Abstract 543: Exercise Training Restores Muscle Metaboreflex Control of Sympathetic Nerve Activity in Never-Treated Hypertensive Patients
Introduction: We have recently reported that muscle metaboreflex control of muscle sympathetic nerve activity (MSNA) is impaired in hypertensive patients.
Hypothesis: We tested the hypothesis that exercise training would improve muscle metaboreflex control of MSNA in hypertensive patients.
Methods: Twenty never-treated hypertensive patients were randomly divided into 2 groups: exercise-trained (n=11; age 46±2 years) and untrained (n=9; age 42±2 years). An age-matched normotensive exercise-trained group (n=12; age 42±2 years) was also studied. MSNA (microneurography), forearm blood flow (plethysmography) and blood pressure (BP, oscillometric) were evaluated at rest, during handgrip exercise at 30% maximal voluntary contraction, and during post-handgrip circulatory arrest. Exercise training consisted of a four-month period, 3 times/wk, at anaerobic threshold to 70% VO2peak
Results: Baseline mean BP levels were significantly higher in hypertensive patients when compared with normotensive individuals (110±1 vs. 91±2 mmHg, P<0.001). Similarly, MSNA levels were significantly higher in hypertensive patients (35±1 vs. 22±1 bursts/min, P<0.001). Forearm vascular conductance (FVC) was significantly lower in hypertensive patients when compared with normotensive individuals (2.12±0.22 vs. 3.38±0.35 units, P<0.001). Exercise training significantly reduced BP and MSNA levels at rest and during handgrip exercise in hypertensive patients. Exercise significantly increased FVC at rest and during handgrip exercise in hypertensive patients. During post-handgrip circulatory arrest, when muscle metaboreflex is isolated, exercise training significantly increased MSNA levels in hypertensive patients (2±1 vs. 10±2 bursts/min, P=0.02). In addition, the baseline differences in muscle metaboreflex control of MSNA between hypertensive patients and normotensive individuals were no longer observed (10±2 vs. 10±2 bursts/min, P=0.99, respectively). No significant changes were found in untrained hypertensive patients.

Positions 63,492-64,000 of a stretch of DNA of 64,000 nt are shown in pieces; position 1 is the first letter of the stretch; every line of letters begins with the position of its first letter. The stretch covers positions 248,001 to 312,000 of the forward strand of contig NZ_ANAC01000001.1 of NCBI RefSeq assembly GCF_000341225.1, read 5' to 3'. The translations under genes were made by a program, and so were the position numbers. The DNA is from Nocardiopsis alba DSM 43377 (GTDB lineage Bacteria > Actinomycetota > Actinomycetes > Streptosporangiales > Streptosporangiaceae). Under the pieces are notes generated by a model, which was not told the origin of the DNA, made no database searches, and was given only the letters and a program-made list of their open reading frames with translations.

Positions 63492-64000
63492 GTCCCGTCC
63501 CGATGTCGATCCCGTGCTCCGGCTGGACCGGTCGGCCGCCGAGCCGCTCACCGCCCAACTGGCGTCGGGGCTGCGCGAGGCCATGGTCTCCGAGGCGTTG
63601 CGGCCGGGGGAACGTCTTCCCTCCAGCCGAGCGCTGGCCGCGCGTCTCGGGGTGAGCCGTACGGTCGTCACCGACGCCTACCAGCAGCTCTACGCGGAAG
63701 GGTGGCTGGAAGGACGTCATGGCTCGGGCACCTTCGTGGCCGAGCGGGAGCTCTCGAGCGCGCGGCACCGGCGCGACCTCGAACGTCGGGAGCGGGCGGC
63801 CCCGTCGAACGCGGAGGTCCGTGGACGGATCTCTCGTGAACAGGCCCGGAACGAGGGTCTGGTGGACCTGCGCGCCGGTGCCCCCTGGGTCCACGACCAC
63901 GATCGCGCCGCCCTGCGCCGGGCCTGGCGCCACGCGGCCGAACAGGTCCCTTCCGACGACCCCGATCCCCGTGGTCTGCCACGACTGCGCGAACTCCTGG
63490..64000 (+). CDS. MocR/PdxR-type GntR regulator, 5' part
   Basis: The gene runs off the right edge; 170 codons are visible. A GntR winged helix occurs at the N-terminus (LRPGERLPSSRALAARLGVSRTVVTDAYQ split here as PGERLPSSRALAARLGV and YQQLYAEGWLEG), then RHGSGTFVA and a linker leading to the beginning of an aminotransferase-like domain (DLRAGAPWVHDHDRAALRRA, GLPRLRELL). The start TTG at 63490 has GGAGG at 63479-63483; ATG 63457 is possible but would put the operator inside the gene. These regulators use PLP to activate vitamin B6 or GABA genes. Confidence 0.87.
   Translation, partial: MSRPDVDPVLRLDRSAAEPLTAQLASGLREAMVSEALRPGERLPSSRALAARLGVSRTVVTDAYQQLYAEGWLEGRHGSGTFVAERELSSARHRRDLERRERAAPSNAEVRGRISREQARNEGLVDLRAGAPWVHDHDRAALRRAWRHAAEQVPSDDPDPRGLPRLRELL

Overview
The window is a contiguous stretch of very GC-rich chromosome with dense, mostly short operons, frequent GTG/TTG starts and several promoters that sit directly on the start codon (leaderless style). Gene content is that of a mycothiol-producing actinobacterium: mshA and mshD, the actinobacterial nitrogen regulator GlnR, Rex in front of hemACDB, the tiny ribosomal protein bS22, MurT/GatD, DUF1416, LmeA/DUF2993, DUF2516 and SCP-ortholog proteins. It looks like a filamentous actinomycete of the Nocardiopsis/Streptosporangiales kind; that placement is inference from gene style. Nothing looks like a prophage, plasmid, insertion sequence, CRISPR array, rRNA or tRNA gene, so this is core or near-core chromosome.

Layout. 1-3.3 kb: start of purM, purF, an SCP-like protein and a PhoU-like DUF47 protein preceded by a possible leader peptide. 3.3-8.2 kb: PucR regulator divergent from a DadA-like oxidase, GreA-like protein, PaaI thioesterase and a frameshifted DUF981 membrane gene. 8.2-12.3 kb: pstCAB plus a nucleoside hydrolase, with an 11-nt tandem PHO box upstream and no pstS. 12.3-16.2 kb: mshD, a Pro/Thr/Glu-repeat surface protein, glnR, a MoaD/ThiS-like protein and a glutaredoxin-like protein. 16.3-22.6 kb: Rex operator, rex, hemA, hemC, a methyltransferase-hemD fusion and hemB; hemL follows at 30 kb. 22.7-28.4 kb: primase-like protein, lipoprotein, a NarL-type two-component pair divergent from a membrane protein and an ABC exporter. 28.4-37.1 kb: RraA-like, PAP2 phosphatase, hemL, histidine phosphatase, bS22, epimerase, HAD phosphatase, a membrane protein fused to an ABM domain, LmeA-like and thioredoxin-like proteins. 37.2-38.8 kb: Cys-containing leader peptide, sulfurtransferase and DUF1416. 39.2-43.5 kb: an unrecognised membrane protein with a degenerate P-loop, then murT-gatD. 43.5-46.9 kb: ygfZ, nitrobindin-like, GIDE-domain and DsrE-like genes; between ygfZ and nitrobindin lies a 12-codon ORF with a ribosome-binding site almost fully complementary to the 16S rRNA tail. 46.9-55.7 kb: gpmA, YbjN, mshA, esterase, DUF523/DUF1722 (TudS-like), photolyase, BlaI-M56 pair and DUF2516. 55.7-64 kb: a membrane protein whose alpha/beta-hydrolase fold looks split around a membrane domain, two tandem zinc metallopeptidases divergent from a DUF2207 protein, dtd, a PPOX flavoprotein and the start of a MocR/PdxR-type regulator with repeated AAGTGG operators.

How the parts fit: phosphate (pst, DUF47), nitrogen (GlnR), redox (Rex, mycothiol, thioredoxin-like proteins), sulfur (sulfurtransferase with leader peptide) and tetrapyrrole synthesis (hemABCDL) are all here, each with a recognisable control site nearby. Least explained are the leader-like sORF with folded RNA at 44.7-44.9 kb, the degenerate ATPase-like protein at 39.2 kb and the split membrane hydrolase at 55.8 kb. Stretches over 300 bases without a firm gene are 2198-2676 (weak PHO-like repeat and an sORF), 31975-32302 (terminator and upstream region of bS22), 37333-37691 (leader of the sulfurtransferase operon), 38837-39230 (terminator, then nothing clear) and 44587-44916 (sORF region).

Conclusions: Exercise training improves neurovascular control during moderate handgrip exercise in hypertensive patients. Exercise training restores muscle metaboreflex control of MSNA in these patients.